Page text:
As for warmer giving better mileage, if that were true the engineers would use that principle on all cars. They would design a warmer engine. In reality the engineers test engines at all possible temperature extremes imaginable to find the optimum point. There is no possible way you have outguessed the designers. They have spent countless hours in the lab and with computer models to achieve the best mileage. YOur tweaking result is imaginary.
hoopitup2000
Champion Author Virginia

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Message Posted: Mar 24, 2015 7:28:30 AM

QUOTE :::::Partially block the grill during the colder months:::

"Has no effect on mileage."

An engine that warms up faster & runs 10-15° warmer doesn't get better mileage?????? Well it sure has helped on my car.
Hemond
Champion Author Providence

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Message Posted: Mar 23, 2015 11:08:20 AM

QUOTE :::::Partially block the grill during the colder months:::


This causes the thermostat to open wider. Has no effect on mileage.
Hemond
Champion Author Providence

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Message Posted: Mar 23, 2015 11:05:55 AM

Take the ski rack off the roof.

This astounded me. I keep a Scangauge permananently attached to my car. I've got it set to display horsepower and gallons/hr.

I normally get 32mpg when on the highway, but on ski trips I get 29mpg. On such long trips I travel at about 80mph most of the trip. The rack plus toys on top cut the mileage by 10 percent. I never would have believed this. The air resistance at high speed caused by the rooftop toys causes a measureable hit to mileage.

On a 300 mile round trip thats an extra gallon used. The lesson is take the racks off when not using them.
OilerFan
Champion Author Tulsa

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Message Posted: Mar 23, 2015 7:59:58 AM

the change that'll make the most difference is to get a more fuel efficient vehicle, rather than trying to make modifications to a vehicle. Consider that if there was some change that could be made, that gave a significant difference in mpg, the engineers would've already done it.
hoopitup2000
Champion Author Virginia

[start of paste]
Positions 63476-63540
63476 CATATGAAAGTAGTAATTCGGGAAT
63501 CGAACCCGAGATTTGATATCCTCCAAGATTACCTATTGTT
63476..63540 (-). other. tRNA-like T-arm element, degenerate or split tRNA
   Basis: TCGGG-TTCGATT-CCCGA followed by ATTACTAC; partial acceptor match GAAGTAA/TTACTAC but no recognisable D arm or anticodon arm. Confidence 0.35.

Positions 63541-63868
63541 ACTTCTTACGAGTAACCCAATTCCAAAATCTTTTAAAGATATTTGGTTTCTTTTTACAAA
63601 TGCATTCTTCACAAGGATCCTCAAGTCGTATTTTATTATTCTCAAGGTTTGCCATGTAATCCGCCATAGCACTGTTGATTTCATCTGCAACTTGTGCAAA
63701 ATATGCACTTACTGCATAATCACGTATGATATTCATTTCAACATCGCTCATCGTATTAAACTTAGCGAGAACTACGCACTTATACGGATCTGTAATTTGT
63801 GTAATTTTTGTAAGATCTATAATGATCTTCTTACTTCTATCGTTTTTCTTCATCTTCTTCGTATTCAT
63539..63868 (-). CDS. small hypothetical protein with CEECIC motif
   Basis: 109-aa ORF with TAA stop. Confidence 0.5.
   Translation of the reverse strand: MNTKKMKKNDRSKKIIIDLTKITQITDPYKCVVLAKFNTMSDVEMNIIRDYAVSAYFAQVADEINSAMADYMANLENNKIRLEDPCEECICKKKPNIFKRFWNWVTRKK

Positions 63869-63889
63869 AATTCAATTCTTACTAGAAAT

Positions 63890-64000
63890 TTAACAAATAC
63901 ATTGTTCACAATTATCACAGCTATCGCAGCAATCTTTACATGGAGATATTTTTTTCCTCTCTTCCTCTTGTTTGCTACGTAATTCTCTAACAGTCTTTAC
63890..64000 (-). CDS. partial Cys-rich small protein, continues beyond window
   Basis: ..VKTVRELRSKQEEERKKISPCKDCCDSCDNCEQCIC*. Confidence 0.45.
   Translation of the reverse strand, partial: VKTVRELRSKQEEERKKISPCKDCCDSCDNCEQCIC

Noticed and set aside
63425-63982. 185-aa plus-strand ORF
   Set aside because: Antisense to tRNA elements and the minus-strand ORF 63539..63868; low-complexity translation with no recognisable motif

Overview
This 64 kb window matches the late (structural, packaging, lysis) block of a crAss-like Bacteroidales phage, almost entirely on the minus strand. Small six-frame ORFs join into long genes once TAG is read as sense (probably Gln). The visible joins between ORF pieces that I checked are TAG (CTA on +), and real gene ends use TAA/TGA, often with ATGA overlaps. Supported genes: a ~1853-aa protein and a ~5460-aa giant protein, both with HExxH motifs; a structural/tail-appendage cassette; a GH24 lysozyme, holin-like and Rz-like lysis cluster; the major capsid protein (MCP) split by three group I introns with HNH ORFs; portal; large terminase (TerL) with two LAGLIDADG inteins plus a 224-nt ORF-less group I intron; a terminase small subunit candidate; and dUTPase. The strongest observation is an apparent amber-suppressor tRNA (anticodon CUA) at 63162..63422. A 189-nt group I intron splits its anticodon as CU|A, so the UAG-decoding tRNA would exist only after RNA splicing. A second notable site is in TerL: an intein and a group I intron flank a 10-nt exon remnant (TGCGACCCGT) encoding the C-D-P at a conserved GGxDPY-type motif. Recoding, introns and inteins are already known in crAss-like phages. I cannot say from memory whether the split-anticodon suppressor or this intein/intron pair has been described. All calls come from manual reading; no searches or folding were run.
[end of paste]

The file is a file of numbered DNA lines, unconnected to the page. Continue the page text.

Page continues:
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Message Posted: Mar 23, 2015 6:47:09 AM

Partially block the grill during the colder months
ray44512
Veteran Author Ohio

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Message Posted: Mar 23, 2015 12:28:14 AM

Huge gains can be had by improving aerodynamics. Check out aerocivic.com and see the 95mpg Honda!
drydem
Veteran Author Maryland

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Message Posted: Feb 28, 2015 10:07:42 PM

1. install low rolling resistant tires like Bridgestone Ecopia, Goodyear Fuel Max, Michelin Energy Savers, or Yokohama Avids. 2. Over inflate your tires by 7 to 10 psi. 3. Redesign your route/commute to have very smooth dry road surfaces so you can drive under 40(*) mph without stopping too many times. (*) if you are driving something very un-aerodynamic like a classic yellow school bus or a hummer then drive under 25 mph. For normal cars... When driving under 40 mph - rolling resistance is the major energy drain on the power plant. When driving over 60 mph - aerodynamic drag is the major energy drain on the power plant. When driving a truck, bus, or SuV .. subtract 25 mph to 20 mph from the above energy consumption rule for cars.

[Edited by: drydem at 2/28/2015 10:13:24 PM EST]
ray44512
Veteran Author Ohio

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Message Posted: Feb 27, 2015 8:47:27 PM

Empty your trunk and air up your tires.
dontuknowOH
Champion Author Ohio

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Message Posted: Feb 23, 2015 6:29:17 AM

Cheaply wrapping (insulating) My vehicles heater coolant supply hoses(both) gave Me better fuel economy, better usable heat at all inside cabin vents.

The DIYed affect works for Me as long as one has a healthy maintained vehicle coolant system. The mod also reduced restart warn-up time, offered more available cabin heat for the Nasty Winter Days when driving away for engine warm-up as you go(getting mileage).